There is one definite approach, however: the Carbon Tax. It is no silver bullet; it is by no means a complete solution. But I dare venture that it is a necessary albeit not sufficient part of a workable approach. Whatever that «workable» approach is, I have no idea. («N.P.I.», as the Mexicans say.) But if the take of the Carbon Tax is redistributed back to Us the People on a count-the-noses basis, we are not only motivated to give new meaning to «energy efficiency» but we also get the wherewithal to go about it.

    Sometimes I have a nagging suspicion that the much-maligned old idea of an Energy Tax might also be appropriate, somehow.

    Meanwhile, it does appear that the only available course involves Options 2 & 3.

    Considering how long it takes to bring a nuclear power station online, it seems foolish to pin much if any hope on radically new reactor concepts. Similarly, I expect to find the design drawings for fusion power plants to come on the wings of flying pigs.

    Given the current political climate, implementation of the Carbon Tax does appear unlikely. However, it is far more feasible than other courses being bandied about, and far saner than Drill, ye Babies (or Tarriers, Whatever), Drill.

    • Ed Pell says:

      I agree completely “if the take of the Carbon Tax is redistributed back to Us the People on a count-the-noses basis”.

      But with the current deficit rate of the federal government at 2800 billion dollars per year I expect they will keep the money (2 trillion? far higher take than income tax) to partially fill this giant hole.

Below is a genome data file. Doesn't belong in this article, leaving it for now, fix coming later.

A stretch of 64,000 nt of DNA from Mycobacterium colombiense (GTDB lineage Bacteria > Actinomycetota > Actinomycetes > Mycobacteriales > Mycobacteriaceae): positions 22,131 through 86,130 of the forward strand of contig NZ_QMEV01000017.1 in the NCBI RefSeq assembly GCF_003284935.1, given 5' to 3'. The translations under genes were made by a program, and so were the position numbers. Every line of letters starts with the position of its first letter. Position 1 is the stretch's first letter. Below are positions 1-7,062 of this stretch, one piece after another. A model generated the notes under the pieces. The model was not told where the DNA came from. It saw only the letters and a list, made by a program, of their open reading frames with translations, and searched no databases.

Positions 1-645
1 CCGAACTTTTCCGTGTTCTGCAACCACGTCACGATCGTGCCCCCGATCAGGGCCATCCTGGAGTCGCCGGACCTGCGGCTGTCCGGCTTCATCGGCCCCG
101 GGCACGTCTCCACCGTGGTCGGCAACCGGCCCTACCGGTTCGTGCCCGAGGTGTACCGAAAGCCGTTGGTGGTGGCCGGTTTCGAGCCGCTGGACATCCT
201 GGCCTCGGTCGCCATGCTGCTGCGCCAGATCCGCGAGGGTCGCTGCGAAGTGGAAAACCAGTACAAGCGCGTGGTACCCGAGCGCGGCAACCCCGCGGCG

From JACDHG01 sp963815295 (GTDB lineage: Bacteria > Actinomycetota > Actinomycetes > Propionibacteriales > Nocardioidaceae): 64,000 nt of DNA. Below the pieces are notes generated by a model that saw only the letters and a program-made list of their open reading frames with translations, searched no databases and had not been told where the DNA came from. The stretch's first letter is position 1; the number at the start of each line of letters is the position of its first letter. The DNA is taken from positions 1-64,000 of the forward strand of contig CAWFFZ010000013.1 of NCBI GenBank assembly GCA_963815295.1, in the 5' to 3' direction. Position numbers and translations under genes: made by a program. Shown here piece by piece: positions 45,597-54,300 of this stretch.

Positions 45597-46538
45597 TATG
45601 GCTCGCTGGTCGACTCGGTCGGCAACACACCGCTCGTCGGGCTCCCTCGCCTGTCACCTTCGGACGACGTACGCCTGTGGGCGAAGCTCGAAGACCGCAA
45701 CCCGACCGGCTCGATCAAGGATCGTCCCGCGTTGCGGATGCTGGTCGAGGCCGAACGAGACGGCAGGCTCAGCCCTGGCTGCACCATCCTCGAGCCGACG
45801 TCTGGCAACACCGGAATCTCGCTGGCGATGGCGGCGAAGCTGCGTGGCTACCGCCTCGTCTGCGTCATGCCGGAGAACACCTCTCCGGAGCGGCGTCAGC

6. Ed Pell says:

    Just read an article today about China getting into Thorium reactor design. India has been active in this for some time because India holds something like 50% of the worlds Thorium. Thorium is common enough for many hundreds of years.

    For myself I am a fan of the Matt Simmons’ plan: wind off-shore, wind on-shore, oil from algae/bacteria, and PV. But it seems the corporation prefer a centralized source that they own and profit from. The federal government is providing massive subsidies to the corporation involved in nuclear power. Even though there is no plan to store waste I expect nuclear will be a big part of the new energy system. Because it makes the rich richer.

  7. dan allen says:

    Great essay! It always makes me a bit sad reading your work because it frames complex issues in such a clear-headed, limit-conscious way — a way that our ‘leaders’ (for various reasons) are just incapable of doing. If only The Limits to Growth had caught on, we’d now be several decades down the road with ‘Powerdown’ — led by President Heinberg and Energy Secretary Tverberg. Sigh.

    And indeed: “If both electricity and petroleum consumption are constrained, then there are fewer options for substitution, and we may need to plan for a real reduction in standard of living.”

  8. Hi Gail

    I have been enjoying your blogs for a short time and I find them to be well thought out.

    One solution might be to use a small nat. gas turbine unit at the user such as the link that i sent to you.

    If the user had a way to use the waste heat, the efficiency would be on par or greater than a large powerplant and we would not need the transmission lines and costs

  9. More accurate would be “nuclear options going backward”…